Re: Two view controllers in one set of files (Noob
question)



At 12:57 -0400 25/3/09, I. Savant wrote:
You can certainly have more than one class declared and implemented
in the same .h/.m files. You can also have multiple controllers within
the same XIB. Wherever your classes are declared/implemented, they
show up as "available" in Interface Builder as individual classes, so
when you instantiate them, they appear as if they were
declared/implemented in different files. IB does not care.

This is not strictly true - the interface for the class must be in a .h file. Interface Builder does not appear to search implementation (.m, .mm, etc) files.

May I ask why you don't want separate source code files for separate
classes? If they're all heavily related (such as NSTabView /
NSTabViewItem), it makes some sense, but if they're separate
controllers, you're just cluttering your files. It's far easier when
you have one class (or one small group of two or three related
classes) in one file because you can easily find them in your source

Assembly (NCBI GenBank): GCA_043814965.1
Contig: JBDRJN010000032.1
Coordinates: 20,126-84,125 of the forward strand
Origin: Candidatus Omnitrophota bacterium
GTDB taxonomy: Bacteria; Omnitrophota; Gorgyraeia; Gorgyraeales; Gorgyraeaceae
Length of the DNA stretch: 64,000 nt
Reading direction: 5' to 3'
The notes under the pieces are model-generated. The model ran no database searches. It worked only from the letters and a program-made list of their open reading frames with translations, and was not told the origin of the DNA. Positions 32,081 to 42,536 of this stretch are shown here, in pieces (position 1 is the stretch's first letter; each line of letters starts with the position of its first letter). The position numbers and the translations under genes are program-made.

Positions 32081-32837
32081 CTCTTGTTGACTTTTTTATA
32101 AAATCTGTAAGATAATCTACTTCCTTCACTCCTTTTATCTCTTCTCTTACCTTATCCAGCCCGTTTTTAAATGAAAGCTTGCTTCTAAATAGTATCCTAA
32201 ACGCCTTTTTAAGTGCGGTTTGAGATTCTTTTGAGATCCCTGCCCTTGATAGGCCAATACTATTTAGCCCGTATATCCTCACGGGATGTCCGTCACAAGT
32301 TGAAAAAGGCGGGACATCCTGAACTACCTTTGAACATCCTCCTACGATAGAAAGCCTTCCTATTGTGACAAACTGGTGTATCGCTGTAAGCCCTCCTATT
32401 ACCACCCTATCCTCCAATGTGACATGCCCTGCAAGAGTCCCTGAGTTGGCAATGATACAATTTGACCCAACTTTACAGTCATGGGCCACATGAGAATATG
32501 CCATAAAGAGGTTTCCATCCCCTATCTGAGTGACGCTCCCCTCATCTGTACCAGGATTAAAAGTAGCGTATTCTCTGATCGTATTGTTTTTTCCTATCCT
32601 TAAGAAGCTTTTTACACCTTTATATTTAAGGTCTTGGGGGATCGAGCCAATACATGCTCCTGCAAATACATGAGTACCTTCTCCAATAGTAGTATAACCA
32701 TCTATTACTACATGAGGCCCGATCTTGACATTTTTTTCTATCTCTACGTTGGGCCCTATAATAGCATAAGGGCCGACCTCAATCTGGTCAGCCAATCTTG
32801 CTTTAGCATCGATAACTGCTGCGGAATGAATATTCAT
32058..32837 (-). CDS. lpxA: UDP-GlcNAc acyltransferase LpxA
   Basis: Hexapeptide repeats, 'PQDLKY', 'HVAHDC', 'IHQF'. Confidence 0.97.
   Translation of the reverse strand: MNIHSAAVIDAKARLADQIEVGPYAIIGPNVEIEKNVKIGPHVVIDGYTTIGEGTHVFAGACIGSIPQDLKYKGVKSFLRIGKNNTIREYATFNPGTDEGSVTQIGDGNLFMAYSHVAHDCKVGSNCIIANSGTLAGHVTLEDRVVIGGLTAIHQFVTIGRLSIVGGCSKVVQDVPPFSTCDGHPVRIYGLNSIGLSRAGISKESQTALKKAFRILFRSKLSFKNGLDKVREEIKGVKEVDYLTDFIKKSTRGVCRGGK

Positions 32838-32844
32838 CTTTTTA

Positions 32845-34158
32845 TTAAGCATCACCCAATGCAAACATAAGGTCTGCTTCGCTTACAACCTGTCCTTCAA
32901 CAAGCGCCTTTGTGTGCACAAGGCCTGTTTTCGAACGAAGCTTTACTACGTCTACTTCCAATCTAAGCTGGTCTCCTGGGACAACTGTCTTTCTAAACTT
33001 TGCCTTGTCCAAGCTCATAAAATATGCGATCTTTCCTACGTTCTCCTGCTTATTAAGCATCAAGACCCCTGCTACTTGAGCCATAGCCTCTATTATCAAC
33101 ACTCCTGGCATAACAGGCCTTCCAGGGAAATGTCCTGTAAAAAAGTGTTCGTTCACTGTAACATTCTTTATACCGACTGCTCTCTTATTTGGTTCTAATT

tree. Combining lots of source from multiple medium-to-large classes
in a single file will undoubtedly make navigating your code harder,
and will probably slow down the editor. It's easier in this case just
to separate your classes into their own files.

It is clearly the "Cocoa Way" to have one class per .h/.m file pair. And probably even could be said it is the "OO Way".

It is, as you note, sometimes sensible to have tightly coupled classes in the same file. Probably my most common case for this is NSWindow/NSWindowController subclass pairs (but I'm doing lots of special look NSPanels from a background app so that might explain it). Often the NSPanel subclass is almost trivial.

But I'm a bit uncertain when you would have two tightly coupled controllers that could not simply be a single controller, so perhaps the OP would like to post the reason why he wants them together (the reason why you are ...

asking a question is often helpful in determining the best answer which is not always the answer to the question posted).

Enjoy,
Peter.

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